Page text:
So, Lakes in a Day event – 7th October 2017. 50 mile ultra marathon across the Lake district with a reported 12000 feet of climb. Actual race stats puts it at 54 miles with just over 12300 feet of climb.
Spoiler alert: I finished it!
I registered at Caldbeck about 7.20am where I got my t-shirt and shoe drop bag. Camera crew were out interviewing the nervous hopeful finishers. A short walk to the start line and a good race brief followed. We were warned of flooded routes.
A prompt start and we were off! An easy few miles on road and track led us up to the start of the fells. On the event recce I knew the 1st 11 miles would be awful. So I expected to just get my head down and plough on. It didn’t turn out like that.
The weather changed to rain and low cloud, visibility was poor and the wind was starting to get pretty damn strong. The bridge was available at the river so only another short river crossing was done (surprisingly warm) and the expected hellish slog up to Blencathra didn’t feel hellish. I actually enjoyed it! No idea why as the weather was horrendous. Clearly in a delusional state.
I crawled up Blencathra and the wind and rain was really going for it now. I heard reports of winds between 40-50mph. No idea if this was accurate but as I was nearly blown off my feet a few times, it felt accurate! At the start of Halls ridge I met the most helpful marshal. Cheery and full of smiles…what a lovely guy he was! That man deserves a special mention.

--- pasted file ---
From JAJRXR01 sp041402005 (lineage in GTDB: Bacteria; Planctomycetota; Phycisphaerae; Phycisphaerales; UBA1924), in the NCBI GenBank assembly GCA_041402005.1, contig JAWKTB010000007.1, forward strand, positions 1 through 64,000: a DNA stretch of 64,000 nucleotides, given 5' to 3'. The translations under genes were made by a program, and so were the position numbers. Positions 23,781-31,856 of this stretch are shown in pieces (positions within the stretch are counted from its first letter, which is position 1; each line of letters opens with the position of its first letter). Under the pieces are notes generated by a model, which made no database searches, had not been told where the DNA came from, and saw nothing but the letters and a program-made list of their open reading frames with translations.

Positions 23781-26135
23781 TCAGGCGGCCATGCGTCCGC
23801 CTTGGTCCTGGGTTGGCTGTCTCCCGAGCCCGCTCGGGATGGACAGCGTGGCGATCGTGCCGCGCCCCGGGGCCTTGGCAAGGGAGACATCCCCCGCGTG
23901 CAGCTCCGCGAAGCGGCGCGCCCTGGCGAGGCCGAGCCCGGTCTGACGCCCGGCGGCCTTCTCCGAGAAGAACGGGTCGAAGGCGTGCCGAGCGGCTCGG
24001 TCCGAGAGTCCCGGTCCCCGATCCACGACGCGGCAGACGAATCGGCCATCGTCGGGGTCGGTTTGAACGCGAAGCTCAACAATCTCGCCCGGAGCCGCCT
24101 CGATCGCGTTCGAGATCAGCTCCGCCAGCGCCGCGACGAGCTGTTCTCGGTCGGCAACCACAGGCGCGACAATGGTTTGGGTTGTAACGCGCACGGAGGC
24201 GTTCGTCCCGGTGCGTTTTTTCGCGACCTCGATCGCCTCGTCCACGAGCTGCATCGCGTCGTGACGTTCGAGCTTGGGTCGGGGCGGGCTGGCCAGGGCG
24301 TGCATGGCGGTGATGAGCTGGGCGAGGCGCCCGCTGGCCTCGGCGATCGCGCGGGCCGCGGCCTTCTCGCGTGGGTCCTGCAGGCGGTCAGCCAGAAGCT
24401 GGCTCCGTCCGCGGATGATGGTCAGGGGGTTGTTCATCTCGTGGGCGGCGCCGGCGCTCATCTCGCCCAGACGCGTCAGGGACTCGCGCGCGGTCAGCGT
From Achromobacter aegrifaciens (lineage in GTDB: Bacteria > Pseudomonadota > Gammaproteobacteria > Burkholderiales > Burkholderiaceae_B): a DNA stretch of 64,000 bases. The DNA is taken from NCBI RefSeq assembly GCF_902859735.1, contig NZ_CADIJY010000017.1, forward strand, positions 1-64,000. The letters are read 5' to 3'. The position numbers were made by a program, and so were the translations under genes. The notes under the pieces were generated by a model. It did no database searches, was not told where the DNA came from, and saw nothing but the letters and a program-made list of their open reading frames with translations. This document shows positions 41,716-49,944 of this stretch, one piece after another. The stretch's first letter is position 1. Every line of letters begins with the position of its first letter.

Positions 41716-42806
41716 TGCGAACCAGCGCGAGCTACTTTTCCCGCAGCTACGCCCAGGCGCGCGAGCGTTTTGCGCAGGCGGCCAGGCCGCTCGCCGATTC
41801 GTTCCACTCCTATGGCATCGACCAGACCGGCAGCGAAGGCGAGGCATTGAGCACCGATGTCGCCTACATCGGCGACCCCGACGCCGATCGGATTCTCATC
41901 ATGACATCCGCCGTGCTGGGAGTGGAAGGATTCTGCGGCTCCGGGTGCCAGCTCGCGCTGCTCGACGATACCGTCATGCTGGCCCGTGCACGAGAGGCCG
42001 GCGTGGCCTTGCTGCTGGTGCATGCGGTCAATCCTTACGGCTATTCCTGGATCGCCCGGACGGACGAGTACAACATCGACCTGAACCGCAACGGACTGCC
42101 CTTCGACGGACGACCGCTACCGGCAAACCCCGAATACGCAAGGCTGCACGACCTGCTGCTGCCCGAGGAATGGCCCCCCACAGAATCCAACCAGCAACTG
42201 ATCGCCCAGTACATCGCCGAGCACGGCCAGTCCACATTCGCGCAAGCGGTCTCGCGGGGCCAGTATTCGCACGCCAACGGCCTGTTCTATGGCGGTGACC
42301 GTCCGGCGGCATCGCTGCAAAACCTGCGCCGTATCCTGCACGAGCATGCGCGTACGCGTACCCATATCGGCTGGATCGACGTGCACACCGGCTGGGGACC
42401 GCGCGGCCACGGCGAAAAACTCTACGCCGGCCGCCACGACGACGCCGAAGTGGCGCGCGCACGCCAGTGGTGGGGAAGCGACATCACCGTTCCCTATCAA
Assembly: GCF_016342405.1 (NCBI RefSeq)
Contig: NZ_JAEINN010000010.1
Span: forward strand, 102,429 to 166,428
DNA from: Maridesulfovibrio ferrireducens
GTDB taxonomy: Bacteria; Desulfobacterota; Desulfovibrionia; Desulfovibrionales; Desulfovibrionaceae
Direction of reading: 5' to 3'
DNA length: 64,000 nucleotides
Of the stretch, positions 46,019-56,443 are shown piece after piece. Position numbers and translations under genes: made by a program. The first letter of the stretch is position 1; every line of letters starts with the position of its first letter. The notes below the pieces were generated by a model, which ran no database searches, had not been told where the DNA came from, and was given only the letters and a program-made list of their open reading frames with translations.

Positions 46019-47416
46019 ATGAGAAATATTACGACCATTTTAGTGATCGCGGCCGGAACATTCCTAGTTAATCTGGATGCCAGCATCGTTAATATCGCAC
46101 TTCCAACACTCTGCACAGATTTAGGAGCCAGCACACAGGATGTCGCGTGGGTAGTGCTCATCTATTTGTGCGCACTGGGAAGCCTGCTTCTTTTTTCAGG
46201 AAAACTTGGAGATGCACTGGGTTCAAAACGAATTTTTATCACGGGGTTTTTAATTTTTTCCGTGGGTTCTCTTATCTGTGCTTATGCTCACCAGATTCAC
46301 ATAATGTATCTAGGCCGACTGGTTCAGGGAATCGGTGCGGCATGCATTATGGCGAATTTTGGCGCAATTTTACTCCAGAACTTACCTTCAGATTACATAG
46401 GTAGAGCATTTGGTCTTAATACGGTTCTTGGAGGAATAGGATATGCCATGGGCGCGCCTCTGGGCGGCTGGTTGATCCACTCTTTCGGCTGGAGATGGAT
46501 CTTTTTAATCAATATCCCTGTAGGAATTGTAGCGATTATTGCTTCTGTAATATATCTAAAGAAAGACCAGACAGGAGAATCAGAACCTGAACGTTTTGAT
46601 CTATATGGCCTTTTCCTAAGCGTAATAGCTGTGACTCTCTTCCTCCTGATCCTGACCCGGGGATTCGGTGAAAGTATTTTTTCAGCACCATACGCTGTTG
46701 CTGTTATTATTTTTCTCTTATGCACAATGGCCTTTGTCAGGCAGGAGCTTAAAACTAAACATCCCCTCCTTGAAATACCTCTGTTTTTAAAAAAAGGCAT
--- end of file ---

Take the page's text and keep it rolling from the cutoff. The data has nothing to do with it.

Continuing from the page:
I opted to go down Blease fell rather than scramble down the ridge as I wasn’t confident in the dry let alone in the wind and rain. Blease was longer but for me, worth it. Turns out over a mile longer.
I strolled into Threlkeld cp feeling pretty darn good. A quick water top up and I was on my way.
Then Clough Head.
What an absolute b*tch!
This was the only part of the route I hadn’t done a recce but I knew it would be the toughest climb. It was.
I can’t describe how tough that climb was. I saw several runners give up and head back to Threkeld. One guy near me said he’d had enough but I told him that it was the worst climb so just keep going. He did. I caught up with him again somewhere after Helvellyn, asking me which path to take. I hope he finished. The mile that included the Clough climb took me 47 minutes! Got to laugh 😂
So more bad weather, which nearly took my contact lenses out, up Helvellyn and a drop down to Grisdale tarn. Actually saw a bit of blue sky in the distance but as soon as I headed up Fairfield, it quickly disappeared. Fairfield was tough but I knew it would be over quickly.
I got to the wall that drops down the Ambleside. A lovely feeling! Quite a few bog patches and over 15 falls later (I stopped counting after 15) I hit the drop. This was the point I was worried about as I needed help down it on the recce. This time, I grabbed a tree branch and swung down then dropped. I must have had a confidence injection 😁. It was plain sailing into Ambleside checkpoint where I arrived just as it hit darkness.